No Sweat? Honeywell Feels Heat From Google
Written by: Lou Whiteman
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That was before Mountain View, Calif.-based Google late Tuesday said it would buy smart thermostat maker Nest Labs for $3.2 billion, building the search giant's position as a provider of smart appliances and putting it in the middle of an ongoing dispute between Honeywell, a major supplier of thermostats and related home electronics, and Nest.
Nest and Honeywell in recent years have been battling in court over patents, with Nest co-founder and CEO Tony Fadell once referring to the diversified manufacturer as being "worse than a patent troll" for alleging that Nest's intelligent thermostat infringes on Honeywell intellectual property.
More troubling for the incumbent, with Google's help Nest could push into the commercial building control segment and pose a bigger threat to Honeywell's $16 billion-sales automation and control services unit. "The technology race within the building controls market just got put on notice," wrote Stern Agee analyst Peter Arment.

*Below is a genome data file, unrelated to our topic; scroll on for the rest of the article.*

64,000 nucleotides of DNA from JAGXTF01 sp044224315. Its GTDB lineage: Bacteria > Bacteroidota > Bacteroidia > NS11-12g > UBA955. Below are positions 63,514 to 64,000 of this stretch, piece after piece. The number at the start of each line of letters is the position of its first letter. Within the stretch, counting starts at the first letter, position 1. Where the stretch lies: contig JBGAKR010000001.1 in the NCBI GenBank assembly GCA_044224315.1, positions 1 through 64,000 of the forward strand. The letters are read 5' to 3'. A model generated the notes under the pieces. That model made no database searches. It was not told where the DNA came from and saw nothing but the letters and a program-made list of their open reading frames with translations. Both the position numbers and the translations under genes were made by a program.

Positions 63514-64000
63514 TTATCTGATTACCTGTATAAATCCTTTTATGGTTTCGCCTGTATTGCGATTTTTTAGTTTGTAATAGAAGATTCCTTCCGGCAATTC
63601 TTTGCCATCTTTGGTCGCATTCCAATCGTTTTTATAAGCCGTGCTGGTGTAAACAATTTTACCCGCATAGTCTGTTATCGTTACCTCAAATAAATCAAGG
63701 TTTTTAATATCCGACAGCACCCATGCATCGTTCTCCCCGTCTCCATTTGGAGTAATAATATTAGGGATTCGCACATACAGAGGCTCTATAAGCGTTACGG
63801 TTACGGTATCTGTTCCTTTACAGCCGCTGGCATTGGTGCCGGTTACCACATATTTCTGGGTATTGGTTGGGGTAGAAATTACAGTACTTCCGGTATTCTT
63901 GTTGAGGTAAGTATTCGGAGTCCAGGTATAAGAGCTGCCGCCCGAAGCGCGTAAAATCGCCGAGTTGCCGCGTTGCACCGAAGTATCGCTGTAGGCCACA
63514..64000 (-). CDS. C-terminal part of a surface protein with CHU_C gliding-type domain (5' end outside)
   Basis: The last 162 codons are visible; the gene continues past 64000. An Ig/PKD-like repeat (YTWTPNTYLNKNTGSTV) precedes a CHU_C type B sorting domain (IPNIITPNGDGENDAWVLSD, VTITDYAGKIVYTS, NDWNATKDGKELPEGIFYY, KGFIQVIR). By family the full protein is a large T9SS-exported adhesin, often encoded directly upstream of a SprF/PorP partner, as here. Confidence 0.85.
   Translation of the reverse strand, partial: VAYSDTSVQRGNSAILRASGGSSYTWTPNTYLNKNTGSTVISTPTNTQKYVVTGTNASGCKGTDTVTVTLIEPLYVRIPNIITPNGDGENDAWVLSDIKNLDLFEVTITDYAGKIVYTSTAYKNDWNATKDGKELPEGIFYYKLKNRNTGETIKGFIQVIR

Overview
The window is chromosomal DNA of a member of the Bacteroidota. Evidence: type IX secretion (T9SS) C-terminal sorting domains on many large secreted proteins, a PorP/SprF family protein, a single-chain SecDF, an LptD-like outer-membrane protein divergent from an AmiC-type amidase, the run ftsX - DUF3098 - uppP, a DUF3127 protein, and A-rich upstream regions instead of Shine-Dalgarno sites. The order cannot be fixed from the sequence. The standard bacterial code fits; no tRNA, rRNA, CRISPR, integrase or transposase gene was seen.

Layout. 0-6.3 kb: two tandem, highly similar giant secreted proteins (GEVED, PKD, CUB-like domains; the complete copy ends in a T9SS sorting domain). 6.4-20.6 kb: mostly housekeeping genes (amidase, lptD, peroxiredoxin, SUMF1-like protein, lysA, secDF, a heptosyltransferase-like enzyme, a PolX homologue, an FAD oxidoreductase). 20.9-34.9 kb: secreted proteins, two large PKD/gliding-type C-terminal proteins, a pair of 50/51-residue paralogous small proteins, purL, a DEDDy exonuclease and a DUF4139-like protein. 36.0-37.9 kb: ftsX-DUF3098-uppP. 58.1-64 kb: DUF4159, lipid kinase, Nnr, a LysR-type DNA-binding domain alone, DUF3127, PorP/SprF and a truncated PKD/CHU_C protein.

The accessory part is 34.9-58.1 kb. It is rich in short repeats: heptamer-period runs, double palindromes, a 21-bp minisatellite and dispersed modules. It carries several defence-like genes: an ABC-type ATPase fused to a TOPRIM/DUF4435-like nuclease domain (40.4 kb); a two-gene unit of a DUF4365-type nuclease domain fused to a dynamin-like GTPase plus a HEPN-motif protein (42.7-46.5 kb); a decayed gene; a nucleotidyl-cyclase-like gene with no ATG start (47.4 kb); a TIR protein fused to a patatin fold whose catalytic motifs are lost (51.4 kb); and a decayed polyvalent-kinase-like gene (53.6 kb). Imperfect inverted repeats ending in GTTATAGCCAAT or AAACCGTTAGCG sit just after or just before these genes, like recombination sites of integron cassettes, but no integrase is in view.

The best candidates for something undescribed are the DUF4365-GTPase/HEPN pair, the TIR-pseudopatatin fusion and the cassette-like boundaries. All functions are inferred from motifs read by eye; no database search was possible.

Honeywell at times has been dismissive of Nest's products, saying in the past that it believed consumers are more interested in controlling their thermostats than being controlled by the device. But the company has not had its head in the sand; rather it has been rolling out a steady stream of wifi-connected thermostats, smoke alarms and home security products for residential and commercial users.
"Given [Honeywell]'s history of product innovation we would anticipate an aggressive response to continue to protect its number one market share position," Arment wrote. Honeywell has ample resources in-house to respond, but if it wants to boost its R&D bench potential targets are out there.
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That would be a small price for Honeywell to pay if competition gets uncomfortably heated.